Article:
Propelled by a sense of urgency driven by the climate crisis, my husband, Randy, and I started to explore how we could reduce our golf course and facility's carbon contribution to climate change.
Wouldn’t it be great to contribute to the solutions, instead of being a part of the problem? Our answer was a big, happy, “yes!”
But how to reduce our carbon emissions at the club? What’s the quickest change we can make? What has the most impact? How much carbon are we responsible for anyway? It’s all so confusing!
I needed help, but even finding the right kind of help seemed daunting. Looking for a sustainability expert, I searched online but didn’t know which consulting companies were reputable and which were greenwashing machines (deceptive practices to appear “green”). Meanwhile, we proceeded on our own to get very complex solar bids and encounter challenging issues with installation. Both the expense and the consequences of not acting are and were high.
I worked up my courage and made the decision to call Dan Brotman, an impressive local environmental leader. Help at last. I had met him only once at the La Kretz Innovation Campus in Los Angeles (a very cool place to tour, if you have a chance), it’s home to Los Angeles Cleantech Incubator (LACI) and a hub for innovators around the globe. When I had visited La Kretz, I walked around the campus, awed and inspired by what the various startups were attempting to do. I was groping around at the point, trying to find my way to something that would be feasible, reduce our still unknown carbon contribution, and would be within our budget.
Dan listened carefully as I explained my struggle to find a starting point for our golf business. I told him about our solar bids and how complicated it seemed (at that point, I was curious about something called community solar — a community solar collective of sorts). He pointed me to Ted Flanigan’s “sustainable solutions” Ecomotion consultancy.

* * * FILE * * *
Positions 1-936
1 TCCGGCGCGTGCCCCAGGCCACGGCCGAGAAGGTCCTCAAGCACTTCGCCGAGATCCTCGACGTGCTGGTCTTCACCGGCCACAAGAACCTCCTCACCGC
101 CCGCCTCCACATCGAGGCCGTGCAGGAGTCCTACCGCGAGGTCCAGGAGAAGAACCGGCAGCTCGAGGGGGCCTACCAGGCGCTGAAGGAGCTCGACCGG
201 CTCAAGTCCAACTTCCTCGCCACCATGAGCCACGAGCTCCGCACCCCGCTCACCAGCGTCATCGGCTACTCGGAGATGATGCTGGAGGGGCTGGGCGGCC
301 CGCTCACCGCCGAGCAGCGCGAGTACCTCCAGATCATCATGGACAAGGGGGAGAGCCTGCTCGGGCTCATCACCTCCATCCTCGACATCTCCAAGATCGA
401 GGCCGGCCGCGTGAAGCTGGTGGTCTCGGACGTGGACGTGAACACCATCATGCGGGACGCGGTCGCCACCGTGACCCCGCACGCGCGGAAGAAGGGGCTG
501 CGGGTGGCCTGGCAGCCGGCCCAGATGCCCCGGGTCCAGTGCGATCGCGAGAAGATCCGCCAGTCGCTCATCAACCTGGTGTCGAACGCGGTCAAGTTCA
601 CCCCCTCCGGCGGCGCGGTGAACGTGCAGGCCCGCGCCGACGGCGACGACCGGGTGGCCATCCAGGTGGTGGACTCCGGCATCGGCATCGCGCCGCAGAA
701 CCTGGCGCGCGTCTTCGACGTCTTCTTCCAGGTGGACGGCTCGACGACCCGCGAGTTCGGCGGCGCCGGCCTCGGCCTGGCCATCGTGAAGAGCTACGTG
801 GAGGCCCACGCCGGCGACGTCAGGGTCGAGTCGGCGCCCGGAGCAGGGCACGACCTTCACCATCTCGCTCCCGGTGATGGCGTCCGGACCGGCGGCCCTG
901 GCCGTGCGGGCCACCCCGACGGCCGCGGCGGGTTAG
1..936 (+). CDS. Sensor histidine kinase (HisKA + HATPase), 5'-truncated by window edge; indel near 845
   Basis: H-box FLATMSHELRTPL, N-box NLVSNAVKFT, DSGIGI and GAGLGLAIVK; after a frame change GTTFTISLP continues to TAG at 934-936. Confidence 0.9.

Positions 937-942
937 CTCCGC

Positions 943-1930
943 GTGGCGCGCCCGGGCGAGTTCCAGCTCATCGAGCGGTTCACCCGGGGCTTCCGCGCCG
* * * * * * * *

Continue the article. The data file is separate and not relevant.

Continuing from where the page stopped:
Finally, we’ve landed on the right path! The Green Pathway. That stroke of luck was way back in October, in the middle of the “damnpemic” as I call it.
We are now working with Ecomotion, and actively implementing and investing in strategies and technologies, such as solar panels, to replace the use of electricity powered by extracted carbon fuels. And we finally know how much CO2 we’re emitting: 174.19 metric tons on site and 638.61 off site (banquet and employee travel estimated at 20,616 gallons of gasoline, or 638.61 tons of carbon)! The average American family emits about 24 tons a year – so the club’s emissions are equivalent to 41 American families’ worth of carbon. Ouch. Our goal is to drawdown to net-zero.
And yet, when we reach our goal of net-zero, good for us, but so what? It won’t be enough. Not nearly enough.
Scientists agree that this personal approach, even on a large scale is not nearly enough to counter the effects of climate change. Climate scientists are working against the clock developing carbon-capture models, and governments are working on land-use policies, legislation, and accords. First Nation activists are jeopardizing their lives by blocking oil pipelines in Minnesota and elsewhere. All to stop future carbon emissions and stop the ongoing violations of indigenous rights and land.
What to do? What can be done? What can be done now to capture carbon? What can WE do to capture carbon?